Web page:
For more than 35 years, chambers of commerce from this region have been making the trek to Washington D.C. to make their case to Louisiana's senators and congressman.
Not only did Jerri de Pingre' participate the last two years, but this year the president of the Minden-South Webster Chamber of Commerce shared local concerns for 16 million pounds of M6 propellant stored at Camp Minden.
"My goal was to make our delegation understand how critical it is that we get the funding to build an incinerator to take care of the propellant," de Pingre' said.
The title of de Pingre's presentation was "Go or Blow: The Demilitarization of M6 Propellant," which fell under the military category.
Before heading to D.C., de Pingre' said she talked with Camp Minden officials Col. Ron Stuckey and Col. John Hennigan.
"I wanted to make sure I was hitting all the high points," she said. "There are things that can't or won't happen at Camp Minden, unless we get the M6 cleaned up."
It is not only a safety issue, but it affects the economy, de Pingre' said.
"In December, Camp Minden was approached by another company, needing storage for munitions – a huge contract," she said. "But all the bunkers are still full of Explo's M6. So, that company walked away. We're losing business because we haven't been able to dispose of it."
Before boarding a plane, all chamber representatives are given a book with a schedule of events and the biography of the persons with whom they will meet while in Washington D.C.
"All of our appointments are lined up in advance," she said. "You get about 15 minutes with each one and that's all. You've got to give them your issue, tell them what you need, tell them why it's important and thank them for their time."
De Pingre' said some delegates from other areas of the region were unaware of the M6 propellant stored at Camp Minden.
"They were very interested," she said. "It was more of an educational thing for them. Down the road, they are more likely to support our delegation when the issue comes up for a vote.
We got a very good, positive response."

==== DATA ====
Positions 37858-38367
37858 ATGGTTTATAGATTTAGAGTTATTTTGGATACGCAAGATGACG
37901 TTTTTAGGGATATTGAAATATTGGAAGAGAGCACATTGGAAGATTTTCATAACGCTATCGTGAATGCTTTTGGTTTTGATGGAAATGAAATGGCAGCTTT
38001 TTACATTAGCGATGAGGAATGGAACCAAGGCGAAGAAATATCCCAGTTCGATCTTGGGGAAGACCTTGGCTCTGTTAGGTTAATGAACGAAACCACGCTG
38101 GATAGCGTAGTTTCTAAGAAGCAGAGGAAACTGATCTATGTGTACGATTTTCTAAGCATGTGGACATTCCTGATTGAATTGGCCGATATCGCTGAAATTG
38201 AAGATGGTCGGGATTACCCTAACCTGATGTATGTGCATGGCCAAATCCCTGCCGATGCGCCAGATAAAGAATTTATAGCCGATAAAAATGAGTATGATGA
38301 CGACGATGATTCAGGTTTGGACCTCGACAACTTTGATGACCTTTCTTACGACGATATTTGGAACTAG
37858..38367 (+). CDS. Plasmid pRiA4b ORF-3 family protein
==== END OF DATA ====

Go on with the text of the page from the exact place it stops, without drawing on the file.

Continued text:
In March, the Environmental Protection Agency laid the responsibility of disposing the 16 million pounds of explosive powder remaining from defunct Explo Systems Inc., on the U.S. Army.
Taking the advice of Col. Carl Thompson (Ret.), a former Camp Minden official, de Pingre' concentrated her issue on funding for a device that would incinerate the propellant.
"They can spend $30 million and open air burn it, and we'll be smelling that stuff for the next three years," she said. "Or they can invest $10 million less than that and build the incinerator that will dispose of it safely. It's cleaner and it's better for the environment."
From Louisiana, de Pingre' was able to meet with Sen. David Vitter.
"Then we had dinner with John (Cong. Fleming). It's a more casual setting," she said."
For the first time, the group was scheduled to meet with Sen. Mary Landrieu's assistant, rather than the senator.
"While we were meeting with Donald Cravens, Landrieu's chief of staff – who was very interested in Camp Minden – Mary Landrieu joined us," de Pingre' said. "That night, some of us went to her house where she was having a reception for Jeye Johnson, the new head of Homeland Security."
De Pingre' said she was able to help the other delegates and their representatives understand the importance of safely disposing of the propellant and said how much she appreciated her board of directors giving her the opportunity to go to Washington and speak on behalf of the area.
The CC to DC event is sponsored by the Greater Shreveport Chamber of Commerce. The Bossier Chamber of Commerce also participated from this region.